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September 29, 2017

Changes to China cross-border e-commerce rules on hold

A revised tariff for cross-border e-commerce has been extended by China’s State Council for an extra year enabling food and supplement importers to save on duty.

A revised tariff for cross-border e-commerce has been extended by China’s State Council for an extra year enabling food and supplement importers to save on duty.

China had planned the implementation of more stringent rules for e-commerce from 1 January but authorities have extended a transitional tariff policy for cross-border e-commerce retailers until the end of 2018.

This means many goods will still be regarded as personal trade as opposed to commercial distribution, allowing importers to save import duties and bypass cumbersome registration processes.

The State Council also said China will build more e-commerce pilot areas in a number of suitable cities, as well as encourage the construction of foreign trade infrastructure, including warehouses in key markets.

It also announced “increased regulatory innovation for risk prevention and consumer rights protection mechanisms to combat trade in fake goods and shoddy behaviour” after a series of scandals involving the online importation of fake food and supplement products prompted the initial call for tighter regulations.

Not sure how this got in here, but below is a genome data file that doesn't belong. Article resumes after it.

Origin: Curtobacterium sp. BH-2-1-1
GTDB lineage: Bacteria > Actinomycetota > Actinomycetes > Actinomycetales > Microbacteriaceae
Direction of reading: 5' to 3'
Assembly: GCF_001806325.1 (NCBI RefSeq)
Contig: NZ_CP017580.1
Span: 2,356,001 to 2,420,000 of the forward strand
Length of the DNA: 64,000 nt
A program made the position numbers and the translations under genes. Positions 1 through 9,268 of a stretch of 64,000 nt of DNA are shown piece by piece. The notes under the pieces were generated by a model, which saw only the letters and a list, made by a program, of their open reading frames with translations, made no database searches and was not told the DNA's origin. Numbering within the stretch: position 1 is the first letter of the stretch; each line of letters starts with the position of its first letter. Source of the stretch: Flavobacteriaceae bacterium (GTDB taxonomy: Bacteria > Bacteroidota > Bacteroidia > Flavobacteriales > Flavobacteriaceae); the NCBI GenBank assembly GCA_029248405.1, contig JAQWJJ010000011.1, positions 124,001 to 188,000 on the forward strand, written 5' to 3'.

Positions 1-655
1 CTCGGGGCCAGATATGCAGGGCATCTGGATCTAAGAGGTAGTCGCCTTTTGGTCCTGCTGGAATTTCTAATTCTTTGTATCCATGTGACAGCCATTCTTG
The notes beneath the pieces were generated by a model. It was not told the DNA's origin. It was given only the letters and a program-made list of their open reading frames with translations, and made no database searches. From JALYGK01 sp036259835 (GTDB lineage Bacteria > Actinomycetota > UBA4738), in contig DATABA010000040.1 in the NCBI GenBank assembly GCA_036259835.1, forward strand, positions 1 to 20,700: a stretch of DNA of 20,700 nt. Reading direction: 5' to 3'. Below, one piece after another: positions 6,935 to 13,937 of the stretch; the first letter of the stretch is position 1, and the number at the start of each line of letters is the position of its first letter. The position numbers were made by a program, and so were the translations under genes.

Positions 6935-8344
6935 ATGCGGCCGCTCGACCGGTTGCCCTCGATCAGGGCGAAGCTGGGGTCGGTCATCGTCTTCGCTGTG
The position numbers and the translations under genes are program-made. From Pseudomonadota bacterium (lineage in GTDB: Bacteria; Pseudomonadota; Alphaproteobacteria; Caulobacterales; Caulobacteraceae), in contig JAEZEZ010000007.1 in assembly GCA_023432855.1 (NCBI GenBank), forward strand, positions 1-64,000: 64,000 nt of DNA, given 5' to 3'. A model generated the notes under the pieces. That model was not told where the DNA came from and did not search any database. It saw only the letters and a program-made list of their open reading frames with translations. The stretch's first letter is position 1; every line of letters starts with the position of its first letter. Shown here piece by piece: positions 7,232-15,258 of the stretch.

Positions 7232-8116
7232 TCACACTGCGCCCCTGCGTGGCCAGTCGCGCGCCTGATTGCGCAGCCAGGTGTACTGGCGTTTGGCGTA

The extension of the transitional tariff policy has been greeted with relief by supplement companies in Australia and New Zealand such as Blackmores, as well as industry association Complementary Medicines Australia.

It had been speculated that a tightening of Chinese regulations would have prevented some of their products being sold in the cross-border e-commerce channels.

The regulatory changes, which include higher tariffs, the need for customs clearance certification and a “positive list” for goods allowed for cross-border e-commerce, had first been announced in April 2016 but encountered intense lobbying by China’s major online retailers, including Alibaba and JD.com.

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